The Traditional Owners of this land are those who identify as
Aboriginal and Torres Strait Islander Peoples.

Sovereignty was never ceded.

ANTAR pays respect to Elders past, present, and emerging through our dedicated advocacy for First Nations Peoples’ justice and rights.

ANTAR acknowledges the responsibility of committing to a truth-telling process that promotes an honest and respectful path forward for future generations to build upon.

Enter website
3 minutes

A practice of truth-listening

Last edited: December 11, 2023

With informal and community-led truth-telling initiatives having been developed and led by First Nations people across the continent for many decades, many settlers are beginning to ask themselves ‘Why didn’t we know?’

It’s an uncomfortable truth for many Australians. But we must face up honestly to what actually occurred … whether we’re Aboriginal or European origin … Hiding behind the shadows of history is an uncomfortable existence until we face it, with some honesty. Truth is about the obligation to do the right thing.

Dharawal Elder, Gavin Andrews


Palyku academic, illustrator and writer Ambelin Kwaymullina speaks to the importance not only of truth-telling, but of truth-listening. Kwaymullina says, “there’s things that Indigenous peoples have been saying for a really long time, it’s just that those things have not been listened to”.

On a similar note, scholars Poppy de Souza and Tanja Dreher write about the conditions of listening as a political practice in settler colonial Australia. In particular, de Souza and Dreher point to the importance of listening in a way that disrupts settler colonial authority and is able to pay attention to uncomfortable truths about historic, structural and ongoing settler colonial violence.

Wiradjuri scholar Robynne Quiggin suggests that for non-Indigenous people in Australia, truth-listening centred on First Nations sovereignties might entail an acceptance of ‘discomfort as a norm’. Quiggin says:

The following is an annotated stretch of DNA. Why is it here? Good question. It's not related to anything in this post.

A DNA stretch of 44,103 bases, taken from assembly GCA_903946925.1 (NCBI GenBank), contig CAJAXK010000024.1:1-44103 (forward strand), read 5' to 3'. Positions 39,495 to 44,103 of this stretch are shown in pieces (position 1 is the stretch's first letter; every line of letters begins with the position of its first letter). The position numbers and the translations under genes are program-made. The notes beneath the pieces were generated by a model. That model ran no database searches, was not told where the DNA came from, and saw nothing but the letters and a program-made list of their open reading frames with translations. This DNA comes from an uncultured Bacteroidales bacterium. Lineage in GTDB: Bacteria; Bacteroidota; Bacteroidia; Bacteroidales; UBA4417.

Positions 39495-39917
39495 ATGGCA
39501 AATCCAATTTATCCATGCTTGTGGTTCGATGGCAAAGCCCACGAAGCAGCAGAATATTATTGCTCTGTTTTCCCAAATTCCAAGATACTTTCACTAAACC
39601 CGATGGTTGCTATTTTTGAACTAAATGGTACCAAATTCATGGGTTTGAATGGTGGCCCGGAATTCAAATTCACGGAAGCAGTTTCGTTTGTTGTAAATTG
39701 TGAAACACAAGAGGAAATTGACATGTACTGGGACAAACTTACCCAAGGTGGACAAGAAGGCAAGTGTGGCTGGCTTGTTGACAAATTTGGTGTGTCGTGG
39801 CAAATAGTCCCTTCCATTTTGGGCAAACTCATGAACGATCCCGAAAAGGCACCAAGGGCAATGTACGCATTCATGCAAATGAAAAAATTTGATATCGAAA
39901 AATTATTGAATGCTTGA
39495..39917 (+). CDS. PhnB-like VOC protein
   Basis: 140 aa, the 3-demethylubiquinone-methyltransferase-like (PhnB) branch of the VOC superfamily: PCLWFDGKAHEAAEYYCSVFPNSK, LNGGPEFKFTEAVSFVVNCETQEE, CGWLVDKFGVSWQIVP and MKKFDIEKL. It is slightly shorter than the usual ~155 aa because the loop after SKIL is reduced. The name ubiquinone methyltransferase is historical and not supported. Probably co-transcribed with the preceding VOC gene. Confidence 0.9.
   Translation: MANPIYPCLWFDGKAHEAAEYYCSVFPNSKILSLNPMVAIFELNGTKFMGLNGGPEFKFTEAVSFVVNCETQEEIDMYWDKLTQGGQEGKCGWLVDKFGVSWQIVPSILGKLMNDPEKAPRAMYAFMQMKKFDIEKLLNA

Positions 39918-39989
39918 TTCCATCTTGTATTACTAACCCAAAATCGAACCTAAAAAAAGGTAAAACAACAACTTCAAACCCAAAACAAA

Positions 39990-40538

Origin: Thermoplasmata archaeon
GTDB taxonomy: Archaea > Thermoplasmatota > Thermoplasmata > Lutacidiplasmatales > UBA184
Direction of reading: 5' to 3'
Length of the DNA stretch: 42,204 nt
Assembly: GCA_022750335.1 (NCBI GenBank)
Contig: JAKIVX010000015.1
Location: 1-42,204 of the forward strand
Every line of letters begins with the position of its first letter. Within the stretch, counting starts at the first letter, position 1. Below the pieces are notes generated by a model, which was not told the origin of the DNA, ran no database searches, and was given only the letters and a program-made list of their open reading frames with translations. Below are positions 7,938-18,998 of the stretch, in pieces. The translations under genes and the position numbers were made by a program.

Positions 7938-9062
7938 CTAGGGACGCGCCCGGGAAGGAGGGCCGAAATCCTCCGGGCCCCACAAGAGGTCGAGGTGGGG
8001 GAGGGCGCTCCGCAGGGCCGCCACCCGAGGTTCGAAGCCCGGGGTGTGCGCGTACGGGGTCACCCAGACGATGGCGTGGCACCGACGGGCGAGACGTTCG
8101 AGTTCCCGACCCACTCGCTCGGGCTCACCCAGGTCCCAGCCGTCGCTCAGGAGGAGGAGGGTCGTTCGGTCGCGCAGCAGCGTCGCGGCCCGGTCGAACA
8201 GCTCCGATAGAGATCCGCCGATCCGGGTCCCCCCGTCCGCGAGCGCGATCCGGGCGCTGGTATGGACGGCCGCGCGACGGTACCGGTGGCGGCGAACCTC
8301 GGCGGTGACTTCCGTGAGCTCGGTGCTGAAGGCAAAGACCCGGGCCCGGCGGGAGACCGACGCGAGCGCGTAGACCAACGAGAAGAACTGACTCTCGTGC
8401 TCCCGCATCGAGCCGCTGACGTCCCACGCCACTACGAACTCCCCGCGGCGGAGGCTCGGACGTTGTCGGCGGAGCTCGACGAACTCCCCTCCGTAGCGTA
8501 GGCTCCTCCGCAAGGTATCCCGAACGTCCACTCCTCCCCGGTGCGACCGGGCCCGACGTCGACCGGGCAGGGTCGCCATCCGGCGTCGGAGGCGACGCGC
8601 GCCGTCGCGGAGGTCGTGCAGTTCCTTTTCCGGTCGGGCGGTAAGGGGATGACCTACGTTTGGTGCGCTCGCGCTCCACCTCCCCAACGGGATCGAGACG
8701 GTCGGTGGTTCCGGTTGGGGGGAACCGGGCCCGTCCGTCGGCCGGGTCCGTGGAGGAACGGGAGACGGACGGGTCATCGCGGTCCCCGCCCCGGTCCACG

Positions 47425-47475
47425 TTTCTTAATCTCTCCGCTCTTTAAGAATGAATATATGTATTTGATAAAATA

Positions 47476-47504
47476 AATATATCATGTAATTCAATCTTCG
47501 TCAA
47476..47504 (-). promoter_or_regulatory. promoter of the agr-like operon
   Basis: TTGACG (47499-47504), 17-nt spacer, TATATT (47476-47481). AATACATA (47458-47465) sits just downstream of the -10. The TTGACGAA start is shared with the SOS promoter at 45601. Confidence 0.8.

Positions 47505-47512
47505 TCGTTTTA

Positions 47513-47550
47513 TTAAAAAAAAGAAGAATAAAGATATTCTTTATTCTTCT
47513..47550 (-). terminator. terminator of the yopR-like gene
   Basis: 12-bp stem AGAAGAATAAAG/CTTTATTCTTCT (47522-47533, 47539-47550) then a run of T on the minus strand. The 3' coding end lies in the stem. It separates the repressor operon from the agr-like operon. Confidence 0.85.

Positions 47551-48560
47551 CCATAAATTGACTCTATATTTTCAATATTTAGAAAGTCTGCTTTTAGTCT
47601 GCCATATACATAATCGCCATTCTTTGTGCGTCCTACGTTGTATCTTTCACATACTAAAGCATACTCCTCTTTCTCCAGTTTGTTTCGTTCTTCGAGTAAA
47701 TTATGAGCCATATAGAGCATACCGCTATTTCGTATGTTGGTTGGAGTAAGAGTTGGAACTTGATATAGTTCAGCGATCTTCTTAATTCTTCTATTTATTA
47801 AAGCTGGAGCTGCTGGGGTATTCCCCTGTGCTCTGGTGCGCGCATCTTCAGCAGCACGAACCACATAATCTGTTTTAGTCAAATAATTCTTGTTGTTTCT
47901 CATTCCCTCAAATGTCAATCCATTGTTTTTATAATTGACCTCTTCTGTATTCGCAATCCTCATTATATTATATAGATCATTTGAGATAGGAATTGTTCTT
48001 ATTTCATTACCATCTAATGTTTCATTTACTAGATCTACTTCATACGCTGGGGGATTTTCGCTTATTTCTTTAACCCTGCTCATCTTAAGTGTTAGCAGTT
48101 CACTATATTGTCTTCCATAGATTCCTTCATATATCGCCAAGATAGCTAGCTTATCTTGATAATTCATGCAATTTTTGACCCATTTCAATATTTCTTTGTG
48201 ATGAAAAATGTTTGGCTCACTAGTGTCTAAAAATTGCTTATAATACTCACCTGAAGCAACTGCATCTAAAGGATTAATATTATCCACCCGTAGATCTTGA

…I think non-Indigenous people need to accept discomfort as a norm, and welcome it. And be open to complexity and uncertainty, so that what somebody might feel they know about their place in the country – in this place – can be thrown open and questioned so that people can actually have that vulnerability to ask themselves about the kind of benefit that they receive from the history and the present day.

Particularly as non-Indigenous allies, we have to ask ourselves: after and alongside the processes of First Nations peoples telling their truths, how do we engage in a politics and practice of truth-listening that is transformative? How do we listen in ways that invite new forms of living together based on justice and self-determination, and which unsettle and transform the settler-colonial status quo?

If we as non-Indigenous allies are to finally interrupt the ‘Great Australian Silence’, we have to first confront and address our collective failure to truth-listen.

Ways to engage

Wondering how you can participate in and practice truth-telling and truth-listening in tangible ways? Follow the links below for a few ideas:

Media Release
Allies Statement of Commitment Read
ANTAR Impact Report Read
Media Release
ANTAR Response to Closing the Gap Review Read
Media Release
Statement on the Vic Opposition dropping support for Treaty Read
Truth-telling What is truth-telling? Read More
Truth-telling History of truth-telling in Australia Read More
Truth-telling Community truth-telling Read More
Truth-telling Truth-telling in States and Territories Read More
Truth-telling Timeline of truth-telling in Australia Read More